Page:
p.s. i read that chritian attempted this record before at a 250meter track i did 12 hours on one and i can tell you that there is 5 small bumps and 2 big bumps on the first bend. If your thinking about riding on an indoor velodrome for an extended time think very long and hard about it



I would even discurage people from doing it. 12/24h are 50% a mental challenge, from what I learned from people, and the rest is physical. Of course technology and organisation make up another 50%...

[/quote]
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legslarry
recumbent enthusiast

United Kingdom
406 Posts

Posted - 08/03/2009 :  05:34:49  Show Profile  Visit legslarry's Homepage  Reply with Quote
quote:
Originally posted by knud

Great race pics at http://bent-design.com/wr/



Probably to avoid London-Edinburgh-London

Dave Larrington
http://www.legslarry.beerdrinkers.co.uk/
=============================
a bit ov a lyv wyr by slof standirds
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gregk
Starting Member

Canada
13 Posts

Posted - 08/03/2009 :  06:32:30  Show Profile  Visit gregk's Homepage  Reply with Quote
quote:
Originally posted by knud

quote:
Originally posted by gregk

wow - awesome job Christian! I guess I have another goal...



I think you'd be very happy on a race track like the Eurospeedway or similar. Long, smooth, zero G-forces. The next numerologically interesting mark I guess is the 30mph average, and then 49.700km/h (the UCI hour record, but for a whole day) and 50km/h average...

Did you notice any particular points of improvement during your record performance? Anything where you think you can organize better so that you can output more power? Or would you need better ambient conditions, i.e. weather, tarmac quality, track layout, roling resistance, lower drag? Because 24h is probably the distance with the most parameters that can and need to be adjusted.

Cheers, Knud




I think a longer, smoother track would do it. Possibly also slightly smaller frontal area, but comfort is so important for 24 hours. I'm not sure it would be possible in a Varna - you would go crazy.
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knud
New Member

69 Posts

Posted - 08/04/2009 :  04:40:46  Show Profile  Reply with Quote
quote:
Originally posted by legslarry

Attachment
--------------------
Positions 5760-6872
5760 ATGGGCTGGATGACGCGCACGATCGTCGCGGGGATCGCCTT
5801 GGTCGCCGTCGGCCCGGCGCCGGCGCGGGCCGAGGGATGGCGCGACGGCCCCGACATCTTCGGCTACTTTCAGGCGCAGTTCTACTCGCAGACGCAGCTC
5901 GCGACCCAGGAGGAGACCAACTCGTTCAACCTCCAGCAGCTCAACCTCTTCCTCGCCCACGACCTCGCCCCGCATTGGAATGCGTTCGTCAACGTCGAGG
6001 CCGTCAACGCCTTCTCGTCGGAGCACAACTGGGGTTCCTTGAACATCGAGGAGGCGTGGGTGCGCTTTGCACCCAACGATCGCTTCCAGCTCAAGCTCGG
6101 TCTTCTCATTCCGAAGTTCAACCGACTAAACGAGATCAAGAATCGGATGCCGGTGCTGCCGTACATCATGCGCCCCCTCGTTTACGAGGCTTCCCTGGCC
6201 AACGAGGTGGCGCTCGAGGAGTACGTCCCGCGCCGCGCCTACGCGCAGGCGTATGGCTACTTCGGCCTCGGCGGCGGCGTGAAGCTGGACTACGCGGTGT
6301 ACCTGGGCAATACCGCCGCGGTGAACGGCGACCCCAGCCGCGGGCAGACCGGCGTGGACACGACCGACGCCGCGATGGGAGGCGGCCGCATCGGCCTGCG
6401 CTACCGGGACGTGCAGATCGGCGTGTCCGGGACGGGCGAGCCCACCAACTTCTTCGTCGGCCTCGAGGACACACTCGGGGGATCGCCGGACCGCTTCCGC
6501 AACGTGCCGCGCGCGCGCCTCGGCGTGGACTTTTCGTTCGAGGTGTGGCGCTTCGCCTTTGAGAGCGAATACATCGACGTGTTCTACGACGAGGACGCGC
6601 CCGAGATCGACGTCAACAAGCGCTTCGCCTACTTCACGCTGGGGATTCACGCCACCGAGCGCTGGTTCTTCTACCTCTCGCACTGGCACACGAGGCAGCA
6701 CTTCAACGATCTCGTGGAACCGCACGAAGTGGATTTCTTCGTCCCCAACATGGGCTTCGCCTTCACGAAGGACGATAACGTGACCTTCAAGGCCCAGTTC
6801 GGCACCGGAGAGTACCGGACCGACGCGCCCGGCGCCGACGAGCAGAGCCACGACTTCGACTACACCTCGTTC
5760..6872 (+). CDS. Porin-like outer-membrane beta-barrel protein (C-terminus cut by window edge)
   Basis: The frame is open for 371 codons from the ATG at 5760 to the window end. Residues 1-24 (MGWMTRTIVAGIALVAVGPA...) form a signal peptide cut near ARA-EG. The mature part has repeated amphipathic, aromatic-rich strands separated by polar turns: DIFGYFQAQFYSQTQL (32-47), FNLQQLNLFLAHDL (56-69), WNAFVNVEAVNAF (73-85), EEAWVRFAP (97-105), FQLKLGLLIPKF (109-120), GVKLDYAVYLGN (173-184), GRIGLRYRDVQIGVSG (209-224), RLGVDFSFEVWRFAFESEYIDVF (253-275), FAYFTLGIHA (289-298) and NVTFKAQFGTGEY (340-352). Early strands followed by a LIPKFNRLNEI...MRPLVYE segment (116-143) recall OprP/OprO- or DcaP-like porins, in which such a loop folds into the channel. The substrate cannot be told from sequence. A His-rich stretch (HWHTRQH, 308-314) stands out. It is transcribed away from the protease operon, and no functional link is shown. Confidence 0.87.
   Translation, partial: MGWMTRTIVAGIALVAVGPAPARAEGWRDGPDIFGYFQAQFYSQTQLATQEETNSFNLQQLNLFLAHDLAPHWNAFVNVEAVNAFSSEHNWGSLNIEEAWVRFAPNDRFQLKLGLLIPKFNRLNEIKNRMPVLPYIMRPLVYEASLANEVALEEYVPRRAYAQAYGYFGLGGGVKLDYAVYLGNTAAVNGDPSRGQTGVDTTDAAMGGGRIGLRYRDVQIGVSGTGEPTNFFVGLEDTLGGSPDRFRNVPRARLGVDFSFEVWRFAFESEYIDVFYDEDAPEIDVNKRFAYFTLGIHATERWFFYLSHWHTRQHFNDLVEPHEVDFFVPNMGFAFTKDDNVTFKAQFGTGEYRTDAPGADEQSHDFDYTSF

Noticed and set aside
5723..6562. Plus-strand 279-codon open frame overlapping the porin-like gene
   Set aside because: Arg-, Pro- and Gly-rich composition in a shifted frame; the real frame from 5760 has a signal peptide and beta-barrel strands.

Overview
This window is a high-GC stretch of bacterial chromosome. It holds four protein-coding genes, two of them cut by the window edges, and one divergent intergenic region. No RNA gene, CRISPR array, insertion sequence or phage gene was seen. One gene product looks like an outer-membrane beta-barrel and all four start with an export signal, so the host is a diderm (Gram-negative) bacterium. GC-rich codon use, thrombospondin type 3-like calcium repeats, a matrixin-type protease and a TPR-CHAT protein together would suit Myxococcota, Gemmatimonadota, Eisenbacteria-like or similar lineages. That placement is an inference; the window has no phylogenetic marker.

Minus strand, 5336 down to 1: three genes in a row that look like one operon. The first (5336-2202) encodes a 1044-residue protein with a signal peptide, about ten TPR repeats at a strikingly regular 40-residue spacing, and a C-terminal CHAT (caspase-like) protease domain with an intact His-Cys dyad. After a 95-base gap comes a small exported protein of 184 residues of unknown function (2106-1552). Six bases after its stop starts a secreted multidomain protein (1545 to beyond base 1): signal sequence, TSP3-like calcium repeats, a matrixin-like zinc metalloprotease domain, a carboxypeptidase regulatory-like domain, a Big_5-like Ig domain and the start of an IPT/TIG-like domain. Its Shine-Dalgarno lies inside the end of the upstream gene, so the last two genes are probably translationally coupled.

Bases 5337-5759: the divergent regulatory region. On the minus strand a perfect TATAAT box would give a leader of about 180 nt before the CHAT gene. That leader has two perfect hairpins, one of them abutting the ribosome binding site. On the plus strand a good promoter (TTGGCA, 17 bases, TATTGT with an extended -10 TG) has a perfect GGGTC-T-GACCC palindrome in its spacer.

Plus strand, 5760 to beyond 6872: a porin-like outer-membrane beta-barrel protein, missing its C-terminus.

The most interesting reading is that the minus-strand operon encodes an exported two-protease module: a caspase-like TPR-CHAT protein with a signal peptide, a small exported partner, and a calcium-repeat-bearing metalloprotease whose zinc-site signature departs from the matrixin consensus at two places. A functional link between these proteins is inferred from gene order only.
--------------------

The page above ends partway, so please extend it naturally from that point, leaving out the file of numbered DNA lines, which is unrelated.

quote:
Originally posted by knud

Great race pics at http://bent-design.com/wr/



Probably to avoid London-Edinburgh-London




Probably... Btw. did any serious recumbent bike contender try to break the Lands End to John o'Groats record? Currently is is held by a petty tricycle with a mere 34km/h average.

Knud
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25hz
human power supergeek

Canada
1223 Posts

Posted - 08/04/2009 :  05:16:54  Show Profile  Visit 25hz's Homepage  Reply with Quote
Interesting that under the IHPVA "Vehicle Classes", section 3.1.7.2 lists "Part faired" as undefined. I guess the groundwork was there to acommodate other land HPVS besides full on streamers, but the rules weren't developed further.

If Hans had finished his 24hrs, I guess the WRRA would have needed to institute a class akin to the HPRA superstreet to recognize it? I would imagine the Dutchmen already have just about all the TTs and distances sewn up already for that.
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25hz
human power supergeek

Canada
1223 Posts

Posted - 08/04/2009 :  05:26:18  Show Profile  Visit 25hz's Homepage  Reply with Quote
While there is no altitude listing in the IHPVA rules, I thought I remembered it being something like 700 ft and under for the low altitude, but there was talk of moving it up to 800 ft?
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Larry Lem
human power expert

South Sandwich Islands
2543 Posts

Posted - 08/04/2009 :  07:46:26  Show Profile  Reply with Quote
11.0 LAND RULE AMENDMENTS:

The IHPVA approved the following amendments in 1997 and 1998:
• The IHPVA recognizes land speed records divided into two categories: high altitude and low altitude. The division is at 700 meters above sea level.


Larry Lem
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knud
New Member

69 Posts

Posted - 08/04/2009 :  08:48:36  Show Profile  Reply with Quote